Pampa Daily News from Pampa, Texas on March 13, 1946 · Page 6
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Pampa Daily News from Pampa, Texas · Page 6

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Pampa, Texas
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Wednesday, March 13, 1946
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Page 6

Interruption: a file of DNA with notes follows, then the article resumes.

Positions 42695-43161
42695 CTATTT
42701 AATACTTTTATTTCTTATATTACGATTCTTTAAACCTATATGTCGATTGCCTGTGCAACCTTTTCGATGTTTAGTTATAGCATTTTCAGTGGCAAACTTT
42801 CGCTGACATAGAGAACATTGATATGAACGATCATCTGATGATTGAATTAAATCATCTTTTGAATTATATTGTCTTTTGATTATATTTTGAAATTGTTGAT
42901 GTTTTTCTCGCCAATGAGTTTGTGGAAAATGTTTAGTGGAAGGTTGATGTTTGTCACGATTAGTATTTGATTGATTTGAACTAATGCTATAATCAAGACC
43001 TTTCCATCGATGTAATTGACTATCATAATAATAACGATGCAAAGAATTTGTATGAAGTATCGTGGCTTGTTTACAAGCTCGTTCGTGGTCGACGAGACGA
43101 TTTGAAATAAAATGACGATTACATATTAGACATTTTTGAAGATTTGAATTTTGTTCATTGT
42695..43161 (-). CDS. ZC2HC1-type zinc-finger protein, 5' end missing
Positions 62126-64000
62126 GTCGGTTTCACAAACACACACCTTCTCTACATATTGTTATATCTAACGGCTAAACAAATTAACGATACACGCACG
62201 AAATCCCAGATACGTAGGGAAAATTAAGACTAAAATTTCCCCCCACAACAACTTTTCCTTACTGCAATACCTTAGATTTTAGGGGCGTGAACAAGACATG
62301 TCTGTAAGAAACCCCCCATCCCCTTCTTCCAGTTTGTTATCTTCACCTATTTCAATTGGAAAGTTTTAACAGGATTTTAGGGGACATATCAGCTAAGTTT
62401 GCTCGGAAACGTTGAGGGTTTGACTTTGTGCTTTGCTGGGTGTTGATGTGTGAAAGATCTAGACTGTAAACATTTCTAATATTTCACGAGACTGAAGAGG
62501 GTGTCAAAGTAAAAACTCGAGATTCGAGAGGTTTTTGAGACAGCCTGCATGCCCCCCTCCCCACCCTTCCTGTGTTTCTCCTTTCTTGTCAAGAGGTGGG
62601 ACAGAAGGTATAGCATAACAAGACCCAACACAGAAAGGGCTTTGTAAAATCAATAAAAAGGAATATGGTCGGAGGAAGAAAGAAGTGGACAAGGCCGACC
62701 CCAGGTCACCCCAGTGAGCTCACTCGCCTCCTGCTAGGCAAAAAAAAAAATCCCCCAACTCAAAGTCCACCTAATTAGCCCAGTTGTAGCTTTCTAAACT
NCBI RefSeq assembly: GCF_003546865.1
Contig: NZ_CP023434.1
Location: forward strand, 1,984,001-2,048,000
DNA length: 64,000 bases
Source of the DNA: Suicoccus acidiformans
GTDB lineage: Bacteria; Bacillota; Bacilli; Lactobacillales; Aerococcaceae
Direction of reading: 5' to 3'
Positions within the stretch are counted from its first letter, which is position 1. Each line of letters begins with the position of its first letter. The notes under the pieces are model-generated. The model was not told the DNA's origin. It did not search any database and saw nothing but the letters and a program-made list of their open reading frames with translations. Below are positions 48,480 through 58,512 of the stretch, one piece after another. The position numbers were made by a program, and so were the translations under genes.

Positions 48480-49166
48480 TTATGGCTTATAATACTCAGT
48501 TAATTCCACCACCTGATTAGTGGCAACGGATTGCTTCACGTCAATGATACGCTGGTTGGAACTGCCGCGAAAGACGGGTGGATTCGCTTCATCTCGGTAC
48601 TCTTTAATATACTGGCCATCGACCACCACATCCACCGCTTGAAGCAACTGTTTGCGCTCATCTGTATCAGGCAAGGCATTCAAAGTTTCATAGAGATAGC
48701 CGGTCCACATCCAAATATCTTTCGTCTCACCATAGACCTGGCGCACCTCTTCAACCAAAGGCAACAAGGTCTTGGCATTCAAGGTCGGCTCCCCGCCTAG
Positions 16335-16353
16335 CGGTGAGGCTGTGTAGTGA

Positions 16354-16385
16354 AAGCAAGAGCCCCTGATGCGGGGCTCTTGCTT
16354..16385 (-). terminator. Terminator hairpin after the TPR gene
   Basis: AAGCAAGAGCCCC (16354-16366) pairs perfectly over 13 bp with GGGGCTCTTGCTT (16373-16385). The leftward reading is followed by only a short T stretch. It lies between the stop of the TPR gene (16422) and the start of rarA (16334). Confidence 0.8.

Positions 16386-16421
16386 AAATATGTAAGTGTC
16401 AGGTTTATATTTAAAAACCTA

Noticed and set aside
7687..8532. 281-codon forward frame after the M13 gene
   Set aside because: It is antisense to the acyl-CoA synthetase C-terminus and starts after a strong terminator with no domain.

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vws wri«M4y, ( Oil Conservationists Puzzled by Federal Order ....... * Mainly Pampa Neighb About and Her or Towns Kchnrtli Boezlpy, S 2/r. has arrived in Pamoa for a vi:<it \vilh his wife and new tlau'phlor. Katirlra Bay. The b"by arrived Feb. 'J,7. ;ind \vriqli- ed six pound.s. nine OUIKT;;. (irand- parents arc Dr. and Mr;;. W. I,. Campbell ami Mr. and Mr:!. l.iay Beezley, all of ihis city. Good 2-room liousc for sale, In lie mrved. 927 W. Rlpley St.* J. B. Oswalt, Jr., is snrmlinjr (lie week visiting- in the homo of his brother, Angus Oswalt, in Bcrgcr. 24-hour service. City Cab Cn. Ph. 441.* Mr. and Mrs. Frank Chisum and sons. Gary and Denny, of Merced. Calif., and Henry Chisum of Oakland, are guests this week in the homes of Mr. nnd Mrs. Roy Chisum. Mr. and Mrs. Ralph Chisum and Mr. and Mrs. Roy Sewell. The men are brothers of Roy and Ralph Chisum and Mrs. Sewell. Fuller Brushes, 514 Cook St. Ph. 2152-J.* Mrs. J. C. Wlicoler has been at her home this week because of illness. Attention! Rummage Snle Saturday, March 17, May tap Shop. 516 S. '.Cuyler. Sponsored bv W.S.C.S. Harrah Methodist Church.' 1 Jim Whitclock left last nl R hl to go to Fresno, Cnlif., to visit his mother. Mrs. C. WhKelock, and his sister, Mrs. McKenzie, a .former resident of this citv. Dance every Thursday and Saturday nights to Pinky Powell's Orchestra at Southern Club. 75 cents per person.'* Geneva .Clark has tern ill at her home this week with the flu. Dance to the Blue Rhythm boys every Tuesday and Friday night at KMnrney Club.* Mrs. Morris Goldfinc and daiiffli- "tcrs, Linda and flhyllis, will spend the weekend visiting in Browmvood with relatives. Income tax reports. Eelsar Payne 208 N. Guyler. Phone 1434.* Miss Nita Clcimnons underwent a major operation in the Worlcy hospital this morning. Sheep fertilizer. Well rottctl, delivered and spread. Write LockharC & Dennis, Star Route No. 2, Pampa.* . .For Veterans Cnb phone 1555.* Mrs, R. E. Gatlin, a former resident of Pampa, who recently moved with her family to Amarillo, is now a patient in St. Mary's hospital in Dallas. She is receiving further treatment following an eye operation. Judge Sherman White is sncndin«; the week in Fort Wor.h, where he will attend the Southwestern Livestock Exposition. Mrs. W. E. Smith of Etoctra is a guest in the home of her son-in-law and daughter, Mr. and Mrs. W. E. Jordan. Mrs. Jordan will accompany her mother to Electra during the weekend. Johnny Cornett and Bill Arthur will leave tomorrow to attend the spring football training at Tulsa university. Mr. and Mrs. George E. Crawford, 544 S. Tignor, had as their guests Mr. and Mrs. D. Biu:kin<>ham of Mount Vernon. 111., who left this morning for Tucson, Am., whr-rc they will spend aryrnil wmk.s. Also ;i gursl. war; Mr, 1 ;. Itii.'ttoll Oi'o;;an of Shamrock, n daughter ul Mr. and Mrs. Crawford. KUCE1VKS lUSOIIAKGK Sgt. Joe Wilkinson wa.s discharged from /.lie army and returned to Pampa last week. He .served with the army intelligence corps for over three years, stationed first nt Camp Crowdcr, Mo., later at Fresno, Calif., receiving his discharge at Camp Beale, Calif. His wife is the daughter of Mr. jind Mrs. R. K. Elkins. Mr. and Mrs. Wilkinson plan to make their home in Pampa. Prior to entering the service: Joe was a teletype operator for the Postal Telegraph in Corpus Christi. His parents live in San Angelo. *&. Read Pampa Hews Classified -... Ads By DAVE ('HEAVENS AUSTIN, March 13—W)—Texas eil conservation authorities are trying to figure out why the federal government is pleading for oil production approximating; that of peak war demand days in the face of the fart that the nation is not at war. Commenting on a tclccraphic appeal from high federal officials for an immediate incrrrisc of allowable production to 2,000.000 barrels of crude daily in Texas, Railroad Commission Chairman Olin Ctilbf-r.^on said: "In view of the tremendous volume of crude oil now in .stora^r nnd (ho continuiun; I'.iel.i rate of refinery operation, it is difficult to under stnnd why thr .senders of this • telegram wuiild attempt to convey the idea of nil emergency situation." He referred to a. message from Secretary jf the Navy James For- rr.stal, war mobilization nnd recon- version Director John W. Snydei nnd War Shipping Administrate! Granvilln Conway. It saici that they hud met March 9 with petroleum company officials to explore mean? of developing oil supplies sufficient to meet needs of the armed forces, the merchant marine and essential civilian From this meeting, the telegram said, it developed that crude oil availability wa.s one basic limiting- factor. The telegram referred (n "the grave natutv of the problem and its obvious relation to national security." "The :rudc from which the types of products they indicate are needed, is in storage nnd there is nothing against withdrawing it from storage for any purpose, particularly if an emergency..such r.s they indicate docs exist." Culbevson lidded. The telegram asked that a recent request of the petroleum administration for a dally allowable figure of 2.000.000 barrels daily be granted immediately, and that it, be continued for several months. It said it was the concensus of representatives of companies relying on Texas; crude that a minimum daily allowable oi at least 2,000.000 barrels "is required to permit the production of (lie imp;.Taf,iv?ly needed volume of fuel oils nnd other products." The March Texas proration order was designed to result in daily production of 1,791.553 barrels of ciudc. This was 350,000 barrels daily- less than in February. War production of crude oil wa.s from 2,000,000 barrels daily upwards to approximately 2.500,010 barrels. Culberson replied to Conway that the commission would hold a hearing Friday to take testimony on which to base its April oil allowable order. "At this time additional evidence •soncerning reasonableness of the March provation order will be heard in full. Your wire, parti mlarly with reference to future months, will be read into and made n part of the record. Additional testimony in sup- } * 1946 Miss Prince Speaks To Local Jaycees Miss Gertrude Prince, who is di» reeling the University of Texas supervisors courses hrfe, was the principal speaker at the Junior chamber of commerce yesterday. Miss Prince, in her talk, emphasized the value of thorough personnel training and its effect on business in the post-war period. The girls trio of Pampa high school presented two vocal numbers following the lunrheon. Members of the trio are Beverly Candler, Libbv Sturgeon and Sybil Pierson. Wanda Gordon accompanied them on the piano. Jaycco President Joe Fischer read the list of committee chairmen appointed recently and asked them to meet and name their committee members. Kay Rorlgers was willed "Jaycce, Jr.", tho club's mascot to keep for a week Tor bniii'? absent. "Jnyccf. Jr." is a small black gont. Th? narriPR of members who arc absent without a reasonable ex,:use arc placed into a hat and the name drawn gels the goat to keep for one week. KPDN 1340 0ft f etif dial 4:00—tun** to Bwwciit. 4:80—The PnMlrthef Speak*. 4 :<15—Dnl\cc Music. 6:OP—Here's Howe—MBS 6:15—Jimmy nnd Roger. 6:80—Cnptnln Mldnlftnt—MBS. li:4B—Tom Mix—MB9. 6:00—Fulton Lewis, Jr.—MRS. 6:15—The Korn Kobblera—MBS. 6:30—Frnnk Siiiglser—MBS. 6MB—Ins-Mo Sports—MBS. 7:00—What's the Nnme of thnt Song MBS. 7:80—"The F*»sh-Up Show"—MBS. 8:00— Rnhriol Renter—MBS. 8:18—Renl StnrtcK Fro mRonl Life—MBS. 8:30—SpotliKht Bands—MBS. «:I>0—OPA. !):!">—Lost Wr>Foi-Kol. 9:80—Bill MrCiint-'s Orrh.-MBS. 10:00—All tho New*—MBS. 1<>:l!i—Knrl R.ilirn Orcli —MHS. 10:3(1—Kay Anthony's Orc-h.—MBS. 10:46—Rny Anthony's Orch.—MHS. 10:55—Mut'ini 11:0'.'— Cruuliiic Huport3 the News—MBS. port thereof would be welcome by ihe commission," he said. ^ > , Nylon Supply (Continued from page one) ers'association says: "A normal prewar supply of women's hosiery will not be available to the market or the consumer during 1S4C, even after steady production has been established." Turing the war the mills which make rayon wore forced by the government, to ship a certain amount of rayon regularly to I ho stocking mills. This is what icopt American women in stockings, even llinui;h they wr-re only rayon. Bill, this nrdnr was ;i!><>Ir;lii j d wh''n the war ended. The rnynn niiiker. 1 ;, according to the same OPA official, thought this: 1. Kayon ::m'l compete with nylon as a stockin;: innlcriiil. Therefore, rut down shipment!! oi ravon to stocking-makers. We'll soon lose, thorn as customers. The stocking-makers were set to make nylons. Hut they began to have difficulty [rotting- into the production of nylons. It was a now job for some of them. This slowed down output. The 3-ovcrnment may try—but on a, voluntary basis and not under wartime orders—lo set the rayon naker.s to ship more rayon to the stocking mills. This is not certain. Local Housing (Continued from page one) cclve priority ratings in building homes, as set by the Federal Housing act. \ A veteran must first file with the Federal Housing administration his intention and plans of building. Rcgtt'ar forms may be secured at some of the local retail lumber dealers or: at the F-HA office in the federal building at Amarillo. Following the filling of the form, it must be railed to the Fort Worth office for approval of rejection. If the plans are approved, a case number is given the ex-serviceman, allowing him to purchase available materials required. Materials purchased from dealers may then be re-placed by the dealer, by obtaining Uie case number of the ex-serviceman. The problem for the local ex-serviceman is to find the materials.' After locating them the veteran must still pay the FHA for the materials. Often it is handled by local loan dealers. Members of the housing committee which drew up the above resolution were Carman, Lynn Boyd, Lynn Boyd Lumber Co.; Mayor Farris Oden; A. C. Troop, Fox Rig and Lumber Co.; A. French and J. \. Johnson, Acme Lumber Co.; Henry Ellis, Foxworth-Oalbraith; R. W. Jack Sullivan, Houston Bros., Inc.; Lane, White House Lumber Co.; Wade Thomasson, real estate dealer; Dick Hughes, Hughes-Pitts, Inc., and W. B. Weathcrred, president of the chamber of commerce. SCOTTY McLean Farmers Sign For ACA Pradices Yesterday at McLean over 50 farmers and ranchers filed with the Agricultural Conservation agency their intentions to carry out conservation practices this; year. Miss Evelyn Mason, ..secretary of the Gray county ACA,~and her assistant, Mrs. Margie Moore, were in McLean for the day handling the applications. Majority of practices filed were intentions of contouring, said Miss Mason. Majority of conservation practices planned around Pampa are the building of dams and wells and summer fallowing. Farmers and ranchers intending to tarry out conservation practices for which they arc paid through the ACA program arc urged to contact the ACA office as suon as possible, said Miss Mason. j|, j s desired, that all intentions arc filed by the first of May. Photo by Sleh. Pert and piquant Scotty Marsh In ,'eatured vocalist with Orrin Tucker) and his orchestra, one of the na-- i.ion's top bands frequently KearrJ on Mutual's "Spotli£j»t Bands" Won- days. Wednesdays, and Fridays'-, THtmSDAT 6:80—Ynwn Vntrol. 7:00—Open Bible. 7:MU-—Hongs hy Judy Martin, 7:<!">—Piunu Moods. 8:00—Frazlcr Hunt, News—MBS. 8:10—Shnily Valley Follks—MBS. 8:20—Shady Valley Folks—MBS. 8 :5f>- -Moments of Melody. 0:00—Onco Over Lightly—MIIS. 9:16—Faith In Our Time—MBS. 9:33—Fun With Music—MBS. 10:00—Cecil Brown—MBS. 10:15—Take It Easy Time—MBS. 10:30—Kltiu Muxwoll Party Line. 10-sJD—Victor A. Lindahr—MUS. 11:00—Lylc Van, News—MBS. 11:15—Songs by Morton Downey—MBS. 11:30—J. I,. Swindle. lIMfi-—Voice of the Army. 12:00—Bongs by Irma Francis. 12:15—Lum nnd Abncr. 12:30—Luncheon With Lopez—MBS. 12:45—John J. Anthony—MBS. 1 :QO—Certric Foster—MBS. l:ir,~Smile Time-MBS. 1 :M—Queen for a Day—MBS. 2 :00— True Cimfi-tialona—MBS 2:SO—News for Today—MBS. ' li:4G—.SUIIKS In a Modern Manner. 3:00—Erakin Johnson— MBS. 3:in—The Johnson Family—MBS. 3:30—Mutual Melody Hour—MBS. 4 :00—Tunes by Request. TONIGHT ON NETWORKS NBC—7, Mr. and Mrs. North; 7:30, District Attorney; 0, CBS—7, Jack Car- Hildegarclc; 8:30, Kay Kyscr Hour . son Comedy; 8. Frank Sinatra Show; 8:80, Bob Crosby's Tunes; !):30, Andrews Sisters, Kenny Baker inj? and Hunting: 8, ABC— 7:30, Fiah- Pages of Melody; 8:30, So You Want To Lent! a Band; '.), Rep. !•'. A. Haltley on "OPA and Price Control" . , , MBS— 6:4n, Inside of Sports: 7:30, liert Lahr Comedy; 8:30, Spotlight Bund ; II, Dave Elman Auction. TOMOKKOW ON NETWORKS NBC'--S-.:tO «. m., Dnylimc Cluaiia; 10, Kl-ril Wariiif; 11, Wurds mill Music; 7 ji. in. Hums and Allen; 7 :.'IO. Uinali tiliorv; 8, Bins; Crosby; !l, Abbott and Costello . . . <;BS-S:IS a. m., Arthur Godfrey; 1 p. in., House Parly; J, School of the Air; 7, SIIBIH-MBO; S :UO, Hobby Lobby; !l:30, Danny u'Ncil way Association Set Friday Delegates to the Highway association meeting to be held in Memphis Friday were discussed yesterday afternoon by members of the highway committee of the chamber of com- The manufacture of artificial ice jecame widespread about 1900. I found the way to amazing New VITALITY...PEP... merce. The meeting STEPS may help you. So if you are subject to poor digestion pr suspect deficient red-bloqd as the cause of your trouble, yet have no organic complication or focal infection, ~ Toiyc may be just what you need. It is especially designed JQpromote the flow of VITAL DIGESTIVE JUICIiS in the and (2) to build-up BLOOD STRENGTH when defi- 3V£ two important results. Thus you get fresh p, ,,dQ your work better... become • tnqre attractive.' SSS Tonic has helped a§ M • yQW mi siarc today,,, at drug stores ' , . <s> S.S.S, Co. in Memphis will deal with planning- of proposed highways, of which the Pampa to Perry ton highway is one. Several representatives from Pampa will attend. They are to be announced later. Men attending the highway committee meeting yesterday were Chairman Crawford Atkinson, Judge Sherman White, Cliff Ausmus, Charlie Gunn, Arthur Teed and W B. "Weatherred. fast, ABC—S, Break- 10, Breakfast in llullywoud ; l t :U'J, Bride 'mul Groom- G :;i(), I'rofceaur Quiz; 8:30, tK'lcct. and Culled . . .MBS 1 :HO n. m., CJuoeii for n D.-iy ; y, True ConpessWiil Consider Wool Industry Design WASHINGTON, March 13.—(/P)— Congress soon will be asked to consider President Truman's resgin for a stabilization wool industry. Senator O'Mahdney (D-Wyo.) told a reporter today that legislation along the line of the President's recommendations will be prepared at once. The proposals, made Tuesday in a letter to O'Mahoney, chairman of the special senate wool investigating committee, resulted from continued protests by s wool-grower that the industry is in serious condition. The war years were unprofitable ones, wool men say, and uncertainty over the future is driving many producers to liquidation of their holdings. The President recognized that "a serious world-wide wool situation exists." His legislative remedy for the domestic industry in the main would be: . (1) Continuation of support prices or loans by the commodity credit corporation, (2) sale of domestic wool by the CCC at prices competitive with foreign wools, and (3) a research and development program to improve the quality of domestic wools and marketing practices. A revised parity price for wool would be established on a basis "comparable" to that of parity prices for other agricultural products. Woolgrowers contend that the present parity price was based on a period (1910-1914) when wool prices were among the lowest in recent history. (Parity is a price designed to'assure the same buying power as In some past favorable period.) Support prices to be paid by the CCC would be based on the new formula. Mr. Truman recommended that no reduction be made in the general level of 1946 support prices until the decline of sheep herds in America is checked. One congressional wol authority today went beyond the President in expressed belief in an interview that his view. Rep. Barrett (R-Wyo.) the support level should be held firm until the sheep population regains the 1941 figure. Barrett said that since 1 £12 the number of sheep in the United States has dropped from 49,000,000 to 38,000,000. Costs of the proposed program would be paid for out of customs duties. Mr. Truman said in his letter to O'Mahoney, that he felt it would be better "to have the government absorb losses on sales of domestic wool rather than to raise additional trade barriers against imports." y Kite Contest (Continued irom page 1) kites flying the highest. There will be prizes of 75 and 50 cents in each grade for the most un- iisual kites. Thcss kites must stay in t\ie air at Ifast two minutes. Teachers will either serve as judges or will name someone to judge for them. Principal Mesk said there would be plenty of room for spectators and for the contestants. Conference 7 :'M, I{c>i;m;'s You Mnlio tin- News. Ciullcry; Price Increase (Continued now page 1) operation of normal economic forces in a competitive economy. "When this Is done, these forces will no doubt brin K about further adjustment in crude and product prices and there will be an opportunity to correct the disparties resulting from five years of rigid wartime controls. "The character and extent of these adjustments will depend on the conditions of supply and demand at the time, the current producing and refining costs, the changes in quality and quantity of products required to meet demand from the average barrel of crude, the shift in relative values of difference crudes due to improved refining methods and other competitive factors." >*British Comment (Continued irom page one) was reported to have instructed Britain's charge d'affaires in Moscow, Prank Roberts, to tell the Kremlin the British governernnt "insists" on ai> immeaiaAe explanation, Some quarters, speculated , pevin might reverse an earlier tier ' Iran Situation (Continued from page one) key to win territorial concessions and rights in the Darclenelles, or (3) that they may have some designs on Hie Mosul oil fields of Iraq. It any of ihese or a combination is the answer, it seems certain that Russia aims will be in sharper conflict with British interests and with American pronouncements that at any time since war's end. Top officials here firmly expect that unless the Bussians change course and greatly modify their reported activities the whole issue again will be thrown into the United Nations security council, scheduled to open its next meeting in New York March 25. The Iranian case was presented to the -council at its recent London meeting by Iran itself with an appeal for some action to end alleged Soviet infringements on Iranian independence. Tho case finally was dismissed with a statement that Iran and Russia should try to settle their differences by direct negotiations. For that purpose Iran Premier Ahmed Quavam-es-Sultaneh went to Moscow but failed to reach a settlement. Meanwhile, tho state department's reports say that instead of withdrawing troops the Russians are sending in additional forces. These are understood to be tank and' cavalry units in considerable strength. One basis for bringing the Iranian case before the security 'council again might be the fact that the Iranian premier and the Russians failed to reach an agreeemnt at Moscow. The issue, according to diplomatic authorities, is critical because it involves essentially the ability of the security council to protect the peace and security 1 of a small nation against the use of force or threats of forces by a large power., .B41I*QAit FE«R¥ (Continued rrom page one! the Veterans Administration, Muskogee, Okla.', and Col. Thomas G. Lanphier, regional director of the Administration, Dallas, will both talk on "How the Veterans Administra- ,iou Will Servo the Veterans of i'his Area." On the second day of the confer- mce the churches' responsibility in the rehabilitation of veteran will be discussed. The veterans school pro- rain will be explained by John Stinnett, chief rehabilitation and educational division of VA, Muskogce, followed by a round table discussion. Concluding the program will be "How Business Firms Are Approved for on the Job and Apprentice Training." by B. A. Willman, chairman of the state committee for approval of educational and training institutions, Austin. Throughout the conference discussion periods will be held for the purpose of attending to specific questions. Requests for hotel reservations will be handled by the Amarillo chamber of commerce. Registration fee is four dollars. . Nomination ^Continued from pagp 1) dence" in Pauley, the President wrote, "I shall reluctantly withdraw your nomination." „ "But I shall do so not without ironical reflections," the President added. "Your honor, integrity, fidelity to duty and capacity for public service have been completely established. "All of these considerations and circumstances fully justify the confidence which I reposed in you and which prompted me to call you to the service of the department of the .navy. So, you stand before your countrymen after vicious and WIT warranted attacks with Integrity unscathed, with ability unquestioned, with honor unsullied," Neither the president nor Pauley made personal reference to Ickes or his testimony during the senate hearings. Ickes testified that Pauley had told him that he could raise $300," 000 from oil men for the democratic campaign if the administration abandoned efforts to get government title to tidelands oil areas. Ickes'referred to this as the "rawest proposition" he had ever receiv* ed. Pauley denied he had suggested it. Asserting that he had repeatedly stated he would not consider asking <g, withdrawal until he had an op* »'tun.ity to answer, Pewiey sa,td. ' letter to the pre.sjd.ent; ipday: ..... , ^-ynAer |ire, REG. 29c • ;.-.,- iS.;:. ,-i.jl-,- , V>v;VV; <.'£'! .•'. ENAMEL 25c Package BURPEE'S SUPER GIANT ZINNIA SEEDS and , 20-Page Booklet RAPID DRYING ENAMEL BRIGHT SCARLET Limit — 2 to a Customer This wonderful, smooth-flowing, enamel dries in four to six hours to a rich, high-glosa finish. So easy to apply, so easy to wash, so beautiful to look atl Gorgeous colon! '/4-Pint Sizo "Beautiful Lawns with Less Work" Profusely illustrated. Shows you in simple can't-miss language how to care for the lawn you have or how to prepare a new one. Conic In Today for Both/ Stays Whiter Longer HOUSE PAINT OUTSOtWrft Tho Square Meal for AI! Plants * Gal. It's the paint of lasting beauty I Contains Titanium Dioxide, a quality ingredient which gives it uniform, lasting and brilliant whiteness. Goes farther, covers bettor, wears longer. I Oi! of Cedar Furniture Polish 19c pK Easy-fc-Use Spot Remover 22c 5-or. Seif-Polishing Floor Wax 29c pt. Cream Furniture Polish 2!Jc pt. Paste Floor Wax 3»c 16-or. Fabric Dry Cleaner 7®c sal. 5 Ibi. For healthier, more luxuriant lawns, shrubbery, flower or vegetable gardens. Vigoro is a, completfl plant food. Use it generously for £110 results. Your Lawn Weeds Vigorol Special! Hi-Speed • Paste Wax v « Liquid Polishing Wax • Pre-Wax Cleaner • Cleaner and Polish • Paste Cieaner •at • Radiator Cleaner • Radiator Solder • Black Tiro Paint • Tar and Oil Remover • Touch-Up Enamel 1.09 Lightweight balloon tires, strong and sturdily built. They'll give plenty of economical service, ! Plrfesjsnf '• Tirdsji :,' 'Sciifey ; flr**ioji< DELUXE CHAMPION The Tiro The! Stay; Safer linger Incorporating &H the patented construction features which long have made Firestone tires famous for QX.W- mileage and e.jftra Baletor, Aad &ll at no estra cojt to : 'jj»| • " '>• " il - ' '- "* /'